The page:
One of the bloodiest incidents in modern American history occurred in Las Vegas on Oct. 2. Stephen Paddock, a senior citizen from Nevada, rained fire on a country music festival, killing 59 people. In this article, we look at how this nightmare in Las Vegas will backfire on Donald Trump's domestic and foreign policy, and why the image of an outside enemy is so important.

Not much is known about Stephen Paddock, the dead gunman. He was 64 years old. He was a wealthy man who loved country music, played poker professionally and did not have any children. On the unfortunate evening of Oct. 2, he rented a room at the Mandalay Bay Hotel, from which he had an excellent view of the festival. After Paddock stopped shooting at the crowd, he committed suicide.

Less than a day later, the Islamic State claimed responsibility for the shooting. Representatives of this organization, which is prohibited in Russia, announced that the “combat name” of the gunman was Abu Abdul Barr al-Amriki. According to the Islamic State group, the gunman carried out a direct assignment from the leader of the organization, Abu Bakr al-Baghdadi.

Almost immediately, the FBI stated that there was no connection between the gunman and the Islamic State group. Nevertheless, the investigation into this tragedy has not yet been completed, and it is too early to jump to conclusions. If Islamic terrorism indeed has a connection with the shooting in Las Vegas, then Trump will obviously capitalize on it.

So, if the shooting was indeed perpetrated by the Islamic State group, how will it help the president? In the same way that 9/11 helped Trump’s predecessor, George W. Bush. Firstly, the shooting will prompt the country to unite against the “foreign enemy.” Secondly, the shooting provides carte blanche for implementation of a tough foreign policy toward the Middle East.

The collapse of the twin towers overshadowed domestic problems in the U.S. in favor of solving the antiterrorist question. Faced with global terrorism, Bush felt justified in unleashing a campaign of unprecedented scale and violence in the Middle East. It is unlikely that such a campaign could have been possible before 9/11 – it would absolutely have been censured by society and would not have overcome legislative obstacles.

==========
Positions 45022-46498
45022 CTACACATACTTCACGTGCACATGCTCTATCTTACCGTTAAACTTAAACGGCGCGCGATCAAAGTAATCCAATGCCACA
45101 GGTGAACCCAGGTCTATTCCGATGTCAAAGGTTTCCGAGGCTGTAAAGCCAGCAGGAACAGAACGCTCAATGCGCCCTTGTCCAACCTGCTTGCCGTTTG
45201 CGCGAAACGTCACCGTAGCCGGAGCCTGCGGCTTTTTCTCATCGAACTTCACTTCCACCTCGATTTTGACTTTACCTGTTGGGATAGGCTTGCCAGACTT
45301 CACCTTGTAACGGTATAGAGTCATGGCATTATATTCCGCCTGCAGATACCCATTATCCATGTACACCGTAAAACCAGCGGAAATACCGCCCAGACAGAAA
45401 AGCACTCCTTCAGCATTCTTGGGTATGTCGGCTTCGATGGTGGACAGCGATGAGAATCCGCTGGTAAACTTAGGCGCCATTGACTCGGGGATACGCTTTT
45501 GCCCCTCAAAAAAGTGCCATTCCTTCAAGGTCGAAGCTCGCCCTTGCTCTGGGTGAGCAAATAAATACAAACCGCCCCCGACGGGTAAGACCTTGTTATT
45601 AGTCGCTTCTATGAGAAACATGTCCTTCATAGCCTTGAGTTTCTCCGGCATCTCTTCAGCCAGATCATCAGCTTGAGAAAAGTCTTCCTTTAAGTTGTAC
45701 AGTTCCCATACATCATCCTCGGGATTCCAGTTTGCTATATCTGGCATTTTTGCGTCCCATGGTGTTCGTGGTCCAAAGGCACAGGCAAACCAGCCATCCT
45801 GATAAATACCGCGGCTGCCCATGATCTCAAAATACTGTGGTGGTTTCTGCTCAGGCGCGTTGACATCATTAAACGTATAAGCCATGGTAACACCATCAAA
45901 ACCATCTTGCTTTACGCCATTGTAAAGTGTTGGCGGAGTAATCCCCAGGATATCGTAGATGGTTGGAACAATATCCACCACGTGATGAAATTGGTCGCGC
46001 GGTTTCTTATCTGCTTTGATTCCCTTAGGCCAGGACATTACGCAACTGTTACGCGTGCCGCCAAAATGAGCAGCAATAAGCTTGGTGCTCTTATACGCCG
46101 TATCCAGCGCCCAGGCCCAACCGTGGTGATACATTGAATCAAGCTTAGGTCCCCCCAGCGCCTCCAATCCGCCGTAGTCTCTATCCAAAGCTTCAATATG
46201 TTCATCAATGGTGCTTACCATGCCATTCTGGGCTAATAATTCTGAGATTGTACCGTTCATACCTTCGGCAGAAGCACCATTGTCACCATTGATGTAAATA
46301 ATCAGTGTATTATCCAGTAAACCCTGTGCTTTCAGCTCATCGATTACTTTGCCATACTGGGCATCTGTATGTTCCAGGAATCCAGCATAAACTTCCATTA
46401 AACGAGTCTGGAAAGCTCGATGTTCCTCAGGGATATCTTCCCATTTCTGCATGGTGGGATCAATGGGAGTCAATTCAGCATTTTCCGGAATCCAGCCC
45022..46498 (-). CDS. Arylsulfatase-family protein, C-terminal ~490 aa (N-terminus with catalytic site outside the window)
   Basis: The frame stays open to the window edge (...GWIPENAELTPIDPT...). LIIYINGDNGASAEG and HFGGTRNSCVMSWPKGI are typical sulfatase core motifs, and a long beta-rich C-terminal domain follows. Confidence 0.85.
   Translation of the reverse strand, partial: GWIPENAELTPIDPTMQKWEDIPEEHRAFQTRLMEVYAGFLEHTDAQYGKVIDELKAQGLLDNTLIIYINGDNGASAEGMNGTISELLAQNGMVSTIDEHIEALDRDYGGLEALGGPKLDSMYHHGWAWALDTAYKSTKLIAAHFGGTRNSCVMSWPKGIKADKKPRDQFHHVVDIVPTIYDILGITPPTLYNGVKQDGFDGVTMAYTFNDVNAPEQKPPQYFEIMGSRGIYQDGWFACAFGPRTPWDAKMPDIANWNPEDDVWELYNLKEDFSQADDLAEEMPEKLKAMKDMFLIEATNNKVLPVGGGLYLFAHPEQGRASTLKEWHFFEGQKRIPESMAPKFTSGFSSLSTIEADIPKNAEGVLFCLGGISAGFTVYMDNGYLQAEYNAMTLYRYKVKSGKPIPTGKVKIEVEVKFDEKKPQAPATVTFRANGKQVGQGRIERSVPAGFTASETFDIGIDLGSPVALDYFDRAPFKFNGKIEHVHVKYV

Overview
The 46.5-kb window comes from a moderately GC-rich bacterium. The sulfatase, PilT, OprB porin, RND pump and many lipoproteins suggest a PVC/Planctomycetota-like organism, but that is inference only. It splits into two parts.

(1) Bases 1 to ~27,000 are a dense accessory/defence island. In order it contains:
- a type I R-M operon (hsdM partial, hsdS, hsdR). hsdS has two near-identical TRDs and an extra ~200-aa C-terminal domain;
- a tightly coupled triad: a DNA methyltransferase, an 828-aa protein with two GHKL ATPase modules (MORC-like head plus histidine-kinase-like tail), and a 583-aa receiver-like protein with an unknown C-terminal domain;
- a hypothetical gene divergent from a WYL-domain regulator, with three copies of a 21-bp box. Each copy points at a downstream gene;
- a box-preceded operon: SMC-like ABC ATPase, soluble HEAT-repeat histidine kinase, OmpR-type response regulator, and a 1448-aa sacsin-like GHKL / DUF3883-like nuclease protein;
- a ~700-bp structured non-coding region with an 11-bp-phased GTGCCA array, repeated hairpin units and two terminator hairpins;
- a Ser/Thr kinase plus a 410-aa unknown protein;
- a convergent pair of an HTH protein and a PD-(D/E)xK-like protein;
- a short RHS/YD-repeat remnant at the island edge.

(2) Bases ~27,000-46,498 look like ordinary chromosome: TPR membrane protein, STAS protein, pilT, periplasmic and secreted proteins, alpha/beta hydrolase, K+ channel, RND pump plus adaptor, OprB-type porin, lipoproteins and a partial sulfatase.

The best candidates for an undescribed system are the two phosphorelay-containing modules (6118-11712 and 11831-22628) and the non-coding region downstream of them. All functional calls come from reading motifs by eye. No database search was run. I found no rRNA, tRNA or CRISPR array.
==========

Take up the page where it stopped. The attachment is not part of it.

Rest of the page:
In terms of its scale and public response, the shooting in Las Vegas is, of course, inferior to 9/11 – although, on the other hand, there has never been such a massive public murder in the U.S., and Oct. 2 will certainly go down in history as one of the country’s darkest days. If a connection between the gunman and the Islamic State group is proven, then it will be much easier for Trump in terms of both domestic and foreign policy. His passionate speech about the tough and uncompromising fight against terrorism will no longer be perceived as routine trash talk. The FBI will recognize that it was wrong. Anti-Islamic legislative acts will be substantiated, and military operations justified.

Additionally, if the Islamic State group had no connection to the shooting, then the foundation of Trump’s policies and positions face a very serious problem: too much symbolism. The killer is American, and it all happened in Las Vegas at a country music festival – all symbols of the United States. It turns out that there is no need for a wall on the border with Mexico, no need for anti-Islamic laws, no need for intimidating rhetoric and exaggerating images of outside enemies if, inside the country, authorities were asleep at the moment when a mad citizen started shooting at his compatriots.